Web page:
Anxiety over not having enough to read has haunted me since I was a boy. I tend to pack too many books when traveling, afraid of running out. In 1968, on a family visit to Florida, I brought along all four of J.D. Salinger’s books, a paperback anthology of Tolstoy’s writings on pacifism, and Henri Troyat’s Tolstoy (trans. Nancy Amphoux, 1967), a bestseller I had ordered from the Book-of-the-Month Club. Call Salinger and the Tolstoy nonfiction youthful indiscretions, never to be repeated by the adult me. The Troyat volume was something else, the biography of a writer I already admired extravagantly that read with the drama and life-density of first-rate fiction. Reading it, I learned the word “solipsism,” which would certainly find frequent application later in life, and I resolved to someday visit Yasnaya Polyana. Tolstoy is a book I have often thought about reading again, and now, thanks to V.S. Pritchett, I am.
In Complete Collected Essays (1991), Pritchett’s review of the book is titled “The Despot.” Pritchett had an admirable weakness for the great Russians, as all writers and readers ought to. His opening sentences suggest why Pritchett may have been the last century’s finest English-language critic:
“The life of Tolstoy is a novel that might have been written by Aksakov in its beginning, by Gogol in the middle and by Dostoevsky in the years following the conversion. He was not so much a man as a collection of double-men, each driven by enormous energy and, instinctively, to extremes. A difficulty for the biographer is that while we grin at the sardonic comedy of Tolstoy’s contradictions and are stunned by his blind egotism, we are also likely to be infected by his exaltation: how is this exclamatory life to be brought to earth and to be distributed into its hours and days?”
Had Tolstoy not been a genius, had he been merely a Sholokov-like drudge, he would have been insufferable, worthy of banishment from our consideration, most likely forgotten or remembered only as a megalomaniac of world-class proportions. Instead, his is a life, like Dr. Johnson’s, in which each of us can read our own, but on a grander scale. Troyat has a way of seamlessly weaving details of daily life and the contradictory sensibility of Tolstoy into his narrative. His writing is novel-like without lapsing into outright fiction or psychological speculation. His own complicated and contradictory nature suffuses his characters. Pritchett quotes a marvelous passage by Troyat in which he describes Tolstoy’s love of quarreling, his endless promises to stop and failures to do so, which Pritchett calls “a sort of moral slyness.” Here is Troyat’s sentence:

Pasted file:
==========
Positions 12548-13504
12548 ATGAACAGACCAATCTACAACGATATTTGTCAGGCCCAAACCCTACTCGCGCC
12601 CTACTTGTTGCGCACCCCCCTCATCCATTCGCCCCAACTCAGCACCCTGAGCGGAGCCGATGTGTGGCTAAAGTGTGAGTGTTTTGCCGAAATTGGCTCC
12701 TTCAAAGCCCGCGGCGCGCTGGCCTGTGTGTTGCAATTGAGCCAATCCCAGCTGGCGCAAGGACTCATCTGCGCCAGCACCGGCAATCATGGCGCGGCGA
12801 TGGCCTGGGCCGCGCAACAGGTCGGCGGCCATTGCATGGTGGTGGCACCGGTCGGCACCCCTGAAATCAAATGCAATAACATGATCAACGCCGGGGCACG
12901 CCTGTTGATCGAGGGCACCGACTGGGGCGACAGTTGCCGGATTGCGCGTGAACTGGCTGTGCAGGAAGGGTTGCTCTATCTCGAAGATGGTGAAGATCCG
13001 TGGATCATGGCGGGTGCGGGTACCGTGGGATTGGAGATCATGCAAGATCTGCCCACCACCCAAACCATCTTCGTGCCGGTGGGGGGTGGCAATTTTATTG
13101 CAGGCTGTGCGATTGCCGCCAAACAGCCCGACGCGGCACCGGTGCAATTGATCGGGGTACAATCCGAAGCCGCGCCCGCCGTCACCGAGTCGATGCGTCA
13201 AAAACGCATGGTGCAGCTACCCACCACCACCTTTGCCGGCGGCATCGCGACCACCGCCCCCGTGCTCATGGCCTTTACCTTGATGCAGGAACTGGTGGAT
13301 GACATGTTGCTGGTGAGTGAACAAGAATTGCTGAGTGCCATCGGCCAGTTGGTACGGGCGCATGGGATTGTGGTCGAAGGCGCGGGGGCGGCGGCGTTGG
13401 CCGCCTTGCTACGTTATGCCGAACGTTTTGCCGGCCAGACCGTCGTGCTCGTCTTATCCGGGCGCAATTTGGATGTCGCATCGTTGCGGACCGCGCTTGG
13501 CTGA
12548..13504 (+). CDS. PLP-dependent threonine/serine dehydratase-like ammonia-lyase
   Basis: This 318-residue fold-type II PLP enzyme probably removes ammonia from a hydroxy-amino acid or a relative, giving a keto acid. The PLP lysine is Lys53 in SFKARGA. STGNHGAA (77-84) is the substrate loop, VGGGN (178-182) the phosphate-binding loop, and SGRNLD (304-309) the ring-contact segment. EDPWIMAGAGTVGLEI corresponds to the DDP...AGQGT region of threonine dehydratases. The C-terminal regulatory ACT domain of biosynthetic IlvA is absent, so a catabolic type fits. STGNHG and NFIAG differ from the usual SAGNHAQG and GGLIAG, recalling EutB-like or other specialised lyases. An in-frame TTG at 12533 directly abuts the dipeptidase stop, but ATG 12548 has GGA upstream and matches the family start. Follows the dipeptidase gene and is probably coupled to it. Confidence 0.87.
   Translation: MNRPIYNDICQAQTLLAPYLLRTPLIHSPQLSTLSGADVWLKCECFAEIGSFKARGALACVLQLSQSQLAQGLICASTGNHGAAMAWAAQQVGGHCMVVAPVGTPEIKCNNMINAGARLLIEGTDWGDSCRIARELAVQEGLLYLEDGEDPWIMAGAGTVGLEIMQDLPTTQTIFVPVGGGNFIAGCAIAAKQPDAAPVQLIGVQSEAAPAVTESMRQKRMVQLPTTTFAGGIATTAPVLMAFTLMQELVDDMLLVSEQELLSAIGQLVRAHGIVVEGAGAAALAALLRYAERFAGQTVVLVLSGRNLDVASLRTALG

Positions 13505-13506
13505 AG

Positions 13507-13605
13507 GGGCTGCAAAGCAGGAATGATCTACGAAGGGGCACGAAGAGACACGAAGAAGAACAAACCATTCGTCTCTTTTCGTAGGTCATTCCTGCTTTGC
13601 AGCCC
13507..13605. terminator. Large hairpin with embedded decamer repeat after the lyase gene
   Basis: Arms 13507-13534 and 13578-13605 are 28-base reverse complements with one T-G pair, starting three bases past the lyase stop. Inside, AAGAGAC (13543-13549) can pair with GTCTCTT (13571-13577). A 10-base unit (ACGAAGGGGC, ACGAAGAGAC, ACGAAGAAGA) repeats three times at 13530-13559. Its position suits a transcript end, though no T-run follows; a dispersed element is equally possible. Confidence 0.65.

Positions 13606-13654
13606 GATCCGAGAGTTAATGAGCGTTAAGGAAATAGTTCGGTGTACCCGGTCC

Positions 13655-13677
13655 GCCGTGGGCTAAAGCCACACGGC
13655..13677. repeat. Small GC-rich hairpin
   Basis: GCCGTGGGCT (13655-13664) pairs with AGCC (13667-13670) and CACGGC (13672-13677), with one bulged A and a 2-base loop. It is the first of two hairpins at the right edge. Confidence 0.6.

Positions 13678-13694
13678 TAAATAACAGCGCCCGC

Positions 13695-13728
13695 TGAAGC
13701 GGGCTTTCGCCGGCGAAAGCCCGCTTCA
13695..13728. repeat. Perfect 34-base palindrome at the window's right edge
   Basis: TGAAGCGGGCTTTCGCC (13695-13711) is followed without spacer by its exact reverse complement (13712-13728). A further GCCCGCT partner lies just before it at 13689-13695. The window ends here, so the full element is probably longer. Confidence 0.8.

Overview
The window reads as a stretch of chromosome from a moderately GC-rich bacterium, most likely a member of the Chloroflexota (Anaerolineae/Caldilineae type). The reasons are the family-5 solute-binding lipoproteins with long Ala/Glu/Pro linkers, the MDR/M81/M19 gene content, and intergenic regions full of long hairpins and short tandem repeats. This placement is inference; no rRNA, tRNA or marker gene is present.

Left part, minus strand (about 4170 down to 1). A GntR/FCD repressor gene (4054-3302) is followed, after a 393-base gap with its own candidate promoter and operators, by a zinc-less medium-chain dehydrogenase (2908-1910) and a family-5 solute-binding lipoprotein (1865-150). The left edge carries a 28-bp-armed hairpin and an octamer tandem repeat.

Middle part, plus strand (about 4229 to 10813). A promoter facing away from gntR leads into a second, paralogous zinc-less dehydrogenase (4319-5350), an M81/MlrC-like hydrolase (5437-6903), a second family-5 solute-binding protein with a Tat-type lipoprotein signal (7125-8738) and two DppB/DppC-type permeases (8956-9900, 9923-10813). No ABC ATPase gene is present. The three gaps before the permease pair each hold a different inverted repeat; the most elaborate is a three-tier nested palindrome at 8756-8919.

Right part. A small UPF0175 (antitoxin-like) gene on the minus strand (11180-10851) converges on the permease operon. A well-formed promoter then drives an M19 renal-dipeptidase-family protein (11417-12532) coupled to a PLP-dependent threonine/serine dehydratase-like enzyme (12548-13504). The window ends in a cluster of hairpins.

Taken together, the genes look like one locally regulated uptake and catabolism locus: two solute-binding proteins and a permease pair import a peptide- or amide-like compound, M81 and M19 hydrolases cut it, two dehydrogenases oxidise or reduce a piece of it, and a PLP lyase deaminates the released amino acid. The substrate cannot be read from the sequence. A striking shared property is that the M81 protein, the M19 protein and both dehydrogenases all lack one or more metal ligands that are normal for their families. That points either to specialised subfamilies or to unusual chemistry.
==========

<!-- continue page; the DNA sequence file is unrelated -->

“Impenitent old Narcissus, eternally preoccupied with himself, he blew on his image in the water, for the sheer pleasure of seeing it come back when the ripples died away.”
Pritchett goes on to say it is only during the “rippling stage” that Tolstoy is an artist. “He is watchful as an animal,” Pritchett writes, “that sees every surface movement, he builds his people from innumerable small details of things seen. A misplaced button may tell all.” Reading of Tolstoy’s childhood at Yasnaya Polyana reminds me of the country estate scenes described by Nabokov early in Ada (a novel parodically haunted by Tolstoy’s spirit). Tolstoy and his family moved to Moscow when he was not yet nine years old. Though he returned and wrote his best work there, his childhood (like Nabokov’s) took on the nostalgic life of its own. Here is Troyat:
“Winter evenings also had their charm. The entire family shut itself up, shivering, into the main house, isolated by snow and silence. The tile stoves crackled. Time passed with delectable slowness. Numb with contentment, little Leo told himself that no house in the whole world was more beautiful than the one in which he had been born.”